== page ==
Considering a Career in Real Estate? Most Firms Optimistic about Future, says study

future looks bright for anyone seeking a career as a real estate professionalHere is some good news for anyone looking for Realtor® jobs or considering a career in real estate. Most real estate firms are confident that their income will increase next year, according to the National Association of Realtors® (NAR) annual Profile of Real Estate Firms.

In fact, only 22 percent of firms polled expect their income to remain the same. “A majority of firms have a positive view of the future, with 95 percent of all firms expecting their net income to either increase or stay the same in the next year,” said Chris Polychron, President, NAR.

Also, real estate agents want to keep more of their hard-earned commissions. “Studies show that the majority of buyers and sellers choose their agent from someone they already know. REALTORS ® whose business is referral-based are starting to demand higher commission splits from their managing broker. This is evidenced in the rise in popularity of the 100% commission model. Once a real estate agent goes to a 100% firm, they never go back!” says D.J. Parris, President, Sales and Marketing for Kale Realty.

Housing recovery is fueling optimism. With the housing market recovery in full swing, the number of home sales and prices has been rising steadily across the country. And it is widespread. Not only have major cities like San Francisco, Boston and Denver experienced tremendous growth, but smaller cities including Billings, MT and Midland, TX have had stellar improvements as well.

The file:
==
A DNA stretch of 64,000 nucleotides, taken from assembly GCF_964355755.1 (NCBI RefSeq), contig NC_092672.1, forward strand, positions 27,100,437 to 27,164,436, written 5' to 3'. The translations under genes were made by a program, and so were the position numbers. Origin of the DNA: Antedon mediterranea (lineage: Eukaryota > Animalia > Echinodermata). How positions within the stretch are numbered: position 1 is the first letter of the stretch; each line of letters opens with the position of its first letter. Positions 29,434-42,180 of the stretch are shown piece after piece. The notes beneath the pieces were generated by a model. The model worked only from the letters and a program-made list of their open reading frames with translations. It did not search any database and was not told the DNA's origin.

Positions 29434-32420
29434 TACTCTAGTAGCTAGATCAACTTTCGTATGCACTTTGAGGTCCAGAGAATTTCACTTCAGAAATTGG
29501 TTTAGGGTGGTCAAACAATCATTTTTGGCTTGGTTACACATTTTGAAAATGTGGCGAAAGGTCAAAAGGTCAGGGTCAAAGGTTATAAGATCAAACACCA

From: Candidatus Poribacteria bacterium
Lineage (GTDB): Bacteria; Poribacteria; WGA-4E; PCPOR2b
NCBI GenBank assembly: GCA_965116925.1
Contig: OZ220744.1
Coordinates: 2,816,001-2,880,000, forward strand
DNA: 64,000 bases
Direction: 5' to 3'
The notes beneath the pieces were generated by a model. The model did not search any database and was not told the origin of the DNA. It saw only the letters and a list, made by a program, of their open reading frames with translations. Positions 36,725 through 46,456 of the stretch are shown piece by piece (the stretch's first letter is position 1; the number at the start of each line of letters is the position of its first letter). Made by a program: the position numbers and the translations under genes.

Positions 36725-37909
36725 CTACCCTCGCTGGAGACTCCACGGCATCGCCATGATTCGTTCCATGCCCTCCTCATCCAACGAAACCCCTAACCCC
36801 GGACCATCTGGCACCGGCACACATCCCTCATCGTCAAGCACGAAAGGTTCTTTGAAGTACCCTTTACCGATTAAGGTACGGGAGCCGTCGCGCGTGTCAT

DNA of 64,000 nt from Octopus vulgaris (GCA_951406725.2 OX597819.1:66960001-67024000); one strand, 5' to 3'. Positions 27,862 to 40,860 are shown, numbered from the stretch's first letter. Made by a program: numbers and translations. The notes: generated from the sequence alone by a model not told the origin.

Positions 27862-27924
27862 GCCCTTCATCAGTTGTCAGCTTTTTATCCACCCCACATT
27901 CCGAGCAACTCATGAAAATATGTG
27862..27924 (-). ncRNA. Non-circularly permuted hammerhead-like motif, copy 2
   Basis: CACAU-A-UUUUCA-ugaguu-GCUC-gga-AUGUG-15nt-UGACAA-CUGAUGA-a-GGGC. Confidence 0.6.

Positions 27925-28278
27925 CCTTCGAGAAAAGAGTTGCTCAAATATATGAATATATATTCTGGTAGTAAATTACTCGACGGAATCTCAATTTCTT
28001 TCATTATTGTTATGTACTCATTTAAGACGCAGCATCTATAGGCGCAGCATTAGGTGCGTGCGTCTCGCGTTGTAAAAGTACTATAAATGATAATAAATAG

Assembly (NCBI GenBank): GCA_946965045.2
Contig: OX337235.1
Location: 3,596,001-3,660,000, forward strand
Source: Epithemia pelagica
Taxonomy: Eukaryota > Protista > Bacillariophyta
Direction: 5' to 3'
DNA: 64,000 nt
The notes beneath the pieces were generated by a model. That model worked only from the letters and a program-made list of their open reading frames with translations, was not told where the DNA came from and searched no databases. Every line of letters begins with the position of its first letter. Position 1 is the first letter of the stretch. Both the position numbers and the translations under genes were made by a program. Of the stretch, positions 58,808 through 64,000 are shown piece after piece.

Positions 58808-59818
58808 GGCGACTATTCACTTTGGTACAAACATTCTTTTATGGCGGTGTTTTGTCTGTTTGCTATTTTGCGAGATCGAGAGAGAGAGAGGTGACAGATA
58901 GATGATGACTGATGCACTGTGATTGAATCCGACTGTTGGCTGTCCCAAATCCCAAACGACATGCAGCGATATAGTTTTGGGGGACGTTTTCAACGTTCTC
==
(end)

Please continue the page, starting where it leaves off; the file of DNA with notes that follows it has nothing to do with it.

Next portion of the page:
But one real estate market in particular, Chicago, has been on a tear. The number of home sales in the metropolitan area shot up nearly ten percent from last year, and the median price for a single-family home in Chicago is up to $226,700, a four percent year-over-year increase. Home sales and prices are expected to continue rising, albeit at a slower pace.

Chicago has also been one of the fastest growing cities for tech jobs and could be considered the Silicon Valley of the Midwest ranking third in the nation, behind Seattle and San Jose, between 2010 and 2013 based on data from CBRE.

Technology isn’t killing Realtor® jobs; it’s made them more efficient. In fact, more than 90% of all home purchases are still transacted through a real estate agent, according to NAR statistics. Although prospective home buyers and sellers can go online and research a wealth of information, real estate is a complicated transaction requiring precise knowledge and important skills that only a licensed real estate agent with a fiduciary duty to the client can fulfill.

As baby boomer real estate agents are beginning to retire from the industry, there is a growing demand for Millennials and Gen Xers to represent the next generation of real estate professionals.

photo credit: Adam Browning via photopin (license)